Appetite for Confusion: Let’s Talk Hemp and Yours

Updated: 6 days ago


table full of snacks
Let's chow down on some hemp studies.

If you’ve been anywhere but living under a rock recently, you’ve noticed a huge interest in what hemp can do for us mere mortals health-wise. One of today’s most searched questions is how it affects appetite (assuming it does.)


If you are looking for a one-and-done answer, I’ve got nothing. But if you’re in it for a bit of a haul, here goes:


What Humans Have in Common with Our 5-Leafed Friend


Hemp is just one of many cannabinoids produced in the cannabis plant. Just like the plant, our bodies make endocannabinoids (inside) that work within our own Endocannabinoid System (ECS) to regulate things like sleep, appetite, and mood. Care to go deeper? ‘Think I will…


One of our own-grown cannabinoids is anandamide. Scientific findings suggest that this substance helps regulate emotions and anxiety.


Science is further showing that hemp works similarly in its broad-spectrum form in cases of generalized anxiety disorder, panic disorder, social anxiety disorder, OCD, and PTSD.


So Why Are You Talking Anxiety When I’m Interested in Appetite?


Good question. Here’s the answer: according to the same scientists who are researching hemp’s impact on anxiety, it likely improves appetite. Their studies show 30% of people that they surveyed said they skipped meals when they were experiencing anxiety. Haven’t you ever been so wound up you literally couldn’t eat? Boom. That’s what they’re talking about.


Not So Fast…


Well, hey, you might be thinking, everybody knows that smoking weed gives you the munchies, so of course hemp will make you hungry. Ummm…no. That’s not it.


So the short and sweet on THC: it binds to your CB1 receptors in your brain and Central Nervous System which stimulates the release of Grehlin, the hunger hormone, and bam! You suddenly need French fries like a teenager needs her cellphone.


Hemp, on the other hand, does not bind to the receptor. It just interacts with it. It helps your ECS by reducing the breakdown of the magical anandamide and positively affecting the serotonin Type 1A receptors.


In a nutshell, it looks like hemp supports balance and homeostasis in human bodies. No extreme zigging and zagging, thank you very much.


French fries and hamburger
Anyone hungry?

And the Pendulum Swings


Do you remember way back when I said I had no simple answer? Here’s why:


There are other studies that show hemp could be used as an appetite suppressant and if so, potentially more safely than appetite-suppressing pharmaceutical drugs.


Not surprisingly, appetite suppressants work. But at what cost? They negatively interact with both anti-anxiety and antidepressant medications. They are not safe during pregnancy or breastfeeding. They can cause constipation, headaches, and possibly liver damage. The list goes on.


That’s why if hemp can help curb your appetite, it would be a no-brainer for many people struggling to lose weight.


Let’s go back to how hemp works in our bodies: It interacts with CB1 receptors in your brain. It doesn’t highjack them. It doesn’t bind to them. But it does somehow affect them. To be honest, the scientists don’t really have the how figured out yet.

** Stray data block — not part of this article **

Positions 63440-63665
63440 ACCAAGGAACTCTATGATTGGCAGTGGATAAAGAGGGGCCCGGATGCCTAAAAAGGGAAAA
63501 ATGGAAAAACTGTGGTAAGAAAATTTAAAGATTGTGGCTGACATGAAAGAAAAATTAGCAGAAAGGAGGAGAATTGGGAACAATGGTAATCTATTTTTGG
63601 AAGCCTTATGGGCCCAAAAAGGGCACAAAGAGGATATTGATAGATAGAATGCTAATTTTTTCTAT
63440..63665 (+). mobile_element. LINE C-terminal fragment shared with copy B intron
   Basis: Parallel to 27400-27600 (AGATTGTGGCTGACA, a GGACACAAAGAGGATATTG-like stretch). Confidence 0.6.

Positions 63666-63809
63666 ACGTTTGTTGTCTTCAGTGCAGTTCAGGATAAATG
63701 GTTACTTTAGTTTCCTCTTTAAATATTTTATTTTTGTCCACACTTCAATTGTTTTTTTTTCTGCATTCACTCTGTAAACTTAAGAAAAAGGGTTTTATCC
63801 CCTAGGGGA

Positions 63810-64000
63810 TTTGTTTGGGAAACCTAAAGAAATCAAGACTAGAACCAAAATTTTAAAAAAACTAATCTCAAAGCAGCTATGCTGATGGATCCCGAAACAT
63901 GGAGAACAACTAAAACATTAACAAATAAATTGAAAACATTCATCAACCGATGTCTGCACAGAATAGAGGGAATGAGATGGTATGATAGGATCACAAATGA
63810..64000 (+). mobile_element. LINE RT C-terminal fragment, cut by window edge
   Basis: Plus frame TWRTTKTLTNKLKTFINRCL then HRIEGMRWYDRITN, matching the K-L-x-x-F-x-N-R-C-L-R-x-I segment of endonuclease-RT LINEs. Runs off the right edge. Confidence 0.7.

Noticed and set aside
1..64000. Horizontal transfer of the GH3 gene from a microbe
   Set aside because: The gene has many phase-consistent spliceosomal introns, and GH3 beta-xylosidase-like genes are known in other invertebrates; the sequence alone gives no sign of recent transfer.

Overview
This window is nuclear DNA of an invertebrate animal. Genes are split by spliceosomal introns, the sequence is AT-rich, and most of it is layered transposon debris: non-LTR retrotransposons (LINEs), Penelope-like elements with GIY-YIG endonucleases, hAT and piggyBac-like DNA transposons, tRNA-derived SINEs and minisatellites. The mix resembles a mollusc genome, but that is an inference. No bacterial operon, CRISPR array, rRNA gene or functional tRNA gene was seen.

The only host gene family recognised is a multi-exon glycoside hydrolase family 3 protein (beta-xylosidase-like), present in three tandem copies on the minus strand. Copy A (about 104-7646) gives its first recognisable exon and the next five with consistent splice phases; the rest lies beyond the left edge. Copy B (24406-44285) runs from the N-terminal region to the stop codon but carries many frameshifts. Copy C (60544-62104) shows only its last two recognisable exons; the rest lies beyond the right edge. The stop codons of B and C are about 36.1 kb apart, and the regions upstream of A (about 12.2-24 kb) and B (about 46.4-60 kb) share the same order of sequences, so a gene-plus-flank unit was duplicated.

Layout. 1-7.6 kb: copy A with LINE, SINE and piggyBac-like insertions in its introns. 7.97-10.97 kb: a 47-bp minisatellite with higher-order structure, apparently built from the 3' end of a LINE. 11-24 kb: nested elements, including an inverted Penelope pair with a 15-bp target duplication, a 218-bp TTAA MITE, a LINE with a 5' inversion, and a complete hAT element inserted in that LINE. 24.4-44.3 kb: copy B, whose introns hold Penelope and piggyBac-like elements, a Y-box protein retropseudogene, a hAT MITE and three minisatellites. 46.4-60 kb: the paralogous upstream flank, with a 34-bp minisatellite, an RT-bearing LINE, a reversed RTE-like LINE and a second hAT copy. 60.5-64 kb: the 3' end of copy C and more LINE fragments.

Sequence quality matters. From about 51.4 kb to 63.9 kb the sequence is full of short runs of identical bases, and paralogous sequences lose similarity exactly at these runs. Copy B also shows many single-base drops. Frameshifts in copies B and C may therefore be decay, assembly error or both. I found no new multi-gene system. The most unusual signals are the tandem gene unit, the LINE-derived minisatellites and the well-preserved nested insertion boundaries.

But one idea is since the CB1 increases your appetite left alone, hemp may reduce your appetite when it impacts the receptor.


Hemp also appears to help the browning of fat cells while fostering the metabolism of fat.


In English: White fat cells are the ones we humans judge. They collect around our bellies, hips, and thighs; put us at risk for heart disease and Type 2 Diabetes, and just aren’t healthy in oversized portions.


Brown cells, in contrast, are super healthy. They are full of mitochondria and are rich in iron (hence their color), and they create heat by burning fat. How do they get kicked into action? Through exercise, sleep, cold exposure, and drum roll, please: ingestion of hemp.


And Last but Most Confusing…Hemp can Counter Stress Eating


So, here is the deal: different people react to stress differently. Some stop eating (the people in the first anxiety studies referenced.) Some can’t stop eating. And it’s usually food that tastes good but does bad. Essentially, by reducing stress and anxiety, hemp counters binge eating.8

Which is another way of saying it can reduce appetite.

So, What Are you Saying, Exactly?


If you made it this far, you deserve a cookie. Kidding. How about a summary?


Appetite is more than being hungry. It involves emotions and psychological aspects. That’s why anxiety and stress are inextricably involved in the conversation.


If anxiety tends to shut down your appetite, hemp, by helping reduce it, may bring your appetite back.


If on the other hand, you are a stress-eater, science is beginning to show that hemp is also your friend for the same reason. Mitigating anxiety means there’s less stress to eat, right?


And that, my friends, is what we call a win/win scenario. In the case of hemp, it looks like all roads lead to balance. Perhaps you're looking to find some of this balance to curb or strengthen your appetite? If so, our Alkaline Hemp Water is a perfect start for you.











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